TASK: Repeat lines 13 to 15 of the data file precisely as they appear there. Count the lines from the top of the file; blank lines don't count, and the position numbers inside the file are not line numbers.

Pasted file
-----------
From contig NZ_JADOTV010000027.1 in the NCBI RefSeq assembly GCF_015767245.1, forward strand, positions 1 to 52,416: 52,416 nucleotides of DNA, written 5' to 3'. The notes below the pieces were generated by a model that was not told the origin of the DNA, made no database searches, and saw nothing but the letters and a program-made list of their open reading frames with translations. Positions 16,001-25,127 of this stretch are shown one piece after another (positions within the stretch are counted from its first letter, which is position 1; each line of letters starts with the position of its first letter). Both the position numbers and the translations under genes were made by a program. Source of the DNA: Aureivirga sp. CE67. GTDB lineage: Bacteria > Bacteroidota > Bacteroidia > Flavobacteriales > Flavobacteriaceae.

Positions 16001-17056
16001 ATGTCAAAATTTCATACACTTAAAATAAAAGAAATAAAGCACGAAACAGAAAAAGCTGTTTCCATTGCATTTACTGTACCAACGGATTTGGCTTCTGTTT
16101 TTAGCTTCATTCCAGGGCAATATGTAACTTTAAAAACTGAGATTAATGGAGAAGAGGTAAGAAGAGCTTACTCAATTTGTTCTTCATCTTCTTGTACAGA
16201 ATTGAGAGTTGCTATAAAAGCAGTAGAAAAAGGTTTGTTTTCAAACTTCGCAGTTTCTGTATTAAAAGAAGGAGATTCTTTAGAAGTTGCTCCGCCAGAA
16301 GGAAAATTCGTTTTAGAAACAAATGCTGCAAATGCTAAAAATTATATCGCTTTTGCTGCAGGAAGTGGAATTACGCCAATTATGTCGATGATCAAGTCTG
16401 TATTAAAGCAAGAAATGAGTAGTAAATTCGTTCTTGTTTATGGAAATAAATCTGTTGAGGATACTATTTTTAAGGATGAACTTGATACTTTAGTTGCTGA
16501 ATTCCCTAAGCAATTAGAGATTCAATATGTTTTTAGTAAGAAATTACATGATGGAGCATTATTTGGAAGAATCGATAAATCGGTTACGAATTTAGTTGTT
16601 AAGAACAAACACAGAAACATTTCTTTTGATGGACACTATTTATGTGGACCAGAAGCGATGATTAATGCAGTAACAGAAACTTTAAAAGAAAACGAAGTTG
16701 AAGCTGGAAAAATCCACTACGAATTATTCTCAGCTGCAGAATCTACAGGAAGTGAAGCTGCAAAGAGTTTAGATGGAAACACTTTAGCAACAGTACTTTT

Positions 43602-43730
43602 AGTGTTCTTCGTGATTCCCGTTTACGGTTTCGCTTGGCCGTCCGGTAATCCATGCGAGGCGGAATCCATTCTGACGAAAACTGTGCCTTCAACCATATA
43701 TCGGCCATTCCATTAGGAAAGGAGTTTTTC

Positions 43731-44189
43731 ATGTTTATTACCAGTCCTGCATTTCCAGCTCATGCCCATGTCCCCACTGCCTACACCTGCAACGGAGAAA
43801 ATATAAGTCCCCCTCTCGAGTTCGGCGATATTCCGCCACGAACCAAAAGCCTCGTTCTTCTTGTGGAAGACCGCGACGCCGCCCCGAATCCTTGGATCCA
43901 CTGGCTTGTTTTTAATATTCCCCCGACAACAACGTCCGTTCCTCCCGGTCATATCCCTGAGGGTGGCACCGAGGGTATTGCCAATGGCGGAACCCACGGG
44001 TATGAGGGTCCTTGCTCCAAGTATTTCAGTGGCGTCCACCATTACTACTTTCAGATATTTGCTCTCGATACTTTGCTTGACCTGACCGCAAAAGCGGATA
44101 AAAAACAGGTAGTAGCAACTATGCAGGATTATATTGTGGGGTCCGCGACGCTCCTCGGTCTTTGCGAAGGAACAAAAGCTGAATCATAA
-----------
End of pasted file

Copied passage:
43701 TCGGCCATTCCATTAGGAAAGGAGTTTTTC

Positions 43731-44189
43731 ATGTTTATTACCAGTCCTGCATTTCCAGCTCATGCCCATGTCCCCACTGCCTACACCTGCAACGGAGAAA